Read with caution!

This post was written during early stages of trying to understand a complex scientific problem, and we didn't get everything right. The original author no longer endorses the content of this post. It is being left online for historical reasons, but read at your own risk.

The Internet is awfully excited about luminescent conjugated polymers!  “Prions eliminated,” they say.  “First treatment for prion-based disease.”

While that may be premature, LCPs have apparently been shown to decrease infectivity of prion-infected brain slices, and to decrease concentration of PrP(Sc) oligomers in an avidity assay.  They seem to do this by stabilizing PrP aggregates — perhaps so toxic oligomers are less likely to break off?  Authors include Adriano Aguzzi, among others.

Still working on understanding what a luminescent conjugated polymer is and how it works.  Abstract from the paper, published on April 6th, here and below.


Background: Luminescent conjugated polymers (LCPs) are highly specific to amyloid conformations and may represent potential antiprion compounds.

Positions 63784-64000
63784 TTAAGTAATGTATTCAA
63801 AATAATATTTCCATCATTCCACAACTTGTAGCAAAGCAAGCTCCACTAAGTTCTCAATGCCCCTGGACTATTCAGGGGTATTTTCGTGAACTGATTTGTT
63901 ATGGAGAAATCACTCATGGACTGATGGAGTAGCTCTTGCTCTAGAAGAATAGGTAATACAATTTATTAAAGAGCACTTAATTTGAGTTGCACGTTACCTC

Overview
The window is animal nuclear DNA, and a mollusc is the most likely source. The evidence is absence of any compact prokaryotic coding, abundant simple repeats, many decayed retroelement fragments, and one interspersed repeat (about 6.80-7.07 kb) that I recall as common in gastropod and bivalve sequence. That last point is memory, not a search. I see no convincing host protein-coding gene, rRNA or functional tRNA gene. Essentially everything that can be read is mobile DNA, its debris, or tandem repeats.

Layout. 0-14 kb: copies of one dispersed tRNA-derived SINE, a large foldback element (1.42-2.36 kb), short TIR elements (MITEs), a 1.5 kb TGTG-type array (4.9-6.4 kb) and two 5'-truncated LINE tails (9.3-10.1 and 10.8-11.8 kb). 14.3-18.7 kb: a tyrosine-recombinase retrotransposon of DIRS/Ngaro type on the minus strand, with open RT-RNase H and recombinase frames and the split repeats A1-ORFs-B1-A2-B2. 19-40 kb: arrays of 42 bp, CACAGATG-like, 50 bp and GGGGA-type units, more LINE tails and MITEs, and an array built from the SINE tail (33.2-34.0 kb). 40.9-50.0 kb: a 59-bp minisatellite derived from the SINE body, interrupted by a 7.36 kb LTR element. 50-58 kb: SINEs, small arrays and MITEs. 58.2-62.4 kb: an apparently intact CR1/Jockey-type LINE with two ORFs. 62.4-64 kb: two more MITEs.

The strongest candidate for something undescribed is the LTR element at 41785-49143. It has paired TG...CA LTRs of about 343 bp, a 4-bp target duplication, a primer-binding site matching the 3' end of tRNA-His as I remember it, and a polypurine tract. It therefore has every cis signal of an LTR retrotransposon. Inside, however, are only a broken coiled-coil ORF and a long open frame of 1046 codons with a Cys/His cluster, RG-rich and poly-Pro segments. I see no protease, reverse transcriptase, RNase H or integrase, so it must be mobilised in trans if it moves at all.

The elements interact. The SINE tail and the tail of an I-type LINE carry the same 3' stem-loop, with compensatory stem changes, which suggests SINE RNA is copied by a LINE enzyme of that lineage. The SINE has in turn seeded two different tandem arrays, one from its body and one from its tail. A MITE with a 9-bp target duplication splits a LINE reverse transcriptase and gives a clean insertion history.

Results: LCPs significantly reduce prion titers, while rendering PrPSc more stable to proteolytic digestion.

Conclusion: LCPs possess pronounced antiprion potential and appear to act by compaction of frangible fibers.

Significance: LCPs may represent novel pharmacophores for the prevention and treatment of prion diseases.


LCPs interact with ordered protein aggregates and sensitively detect amyloids of many different proteins, suggesting that they may possess antiprion properties. Here we show that a variety of anionic, cationic and zwitterionic LCPs reduced the infectivity of prion-containing brain homogenates and of prion-infected cerebellar organotypic cultured slices COCS, and decreased the amount of PrPSc oligomers that could be captured in an avidity assay. Paradoxically, treatment enhanced the resistance of PrPSc to proteolysis, and triggered the compaction and enhanced the resistance to proteolysis of recombinant mPrP23-231 fibers. These results suggest that LCPs act as antiprion agents by transitioning PrP aggregates into structures with reduced frangibility. Moreover, ELISA on COCS and in vitro conversion assays with mPrP23-231 indicated that PTAA may additionally interfere with the generation of PrPSc by stabilizing the conformation of PrPC or of a transition intermediate. Therefore, LCPs represent a novel class of antiprion agents whose mode of action appears to rely on hyperstabilization, rather than destabilization, of PrPSc deposits.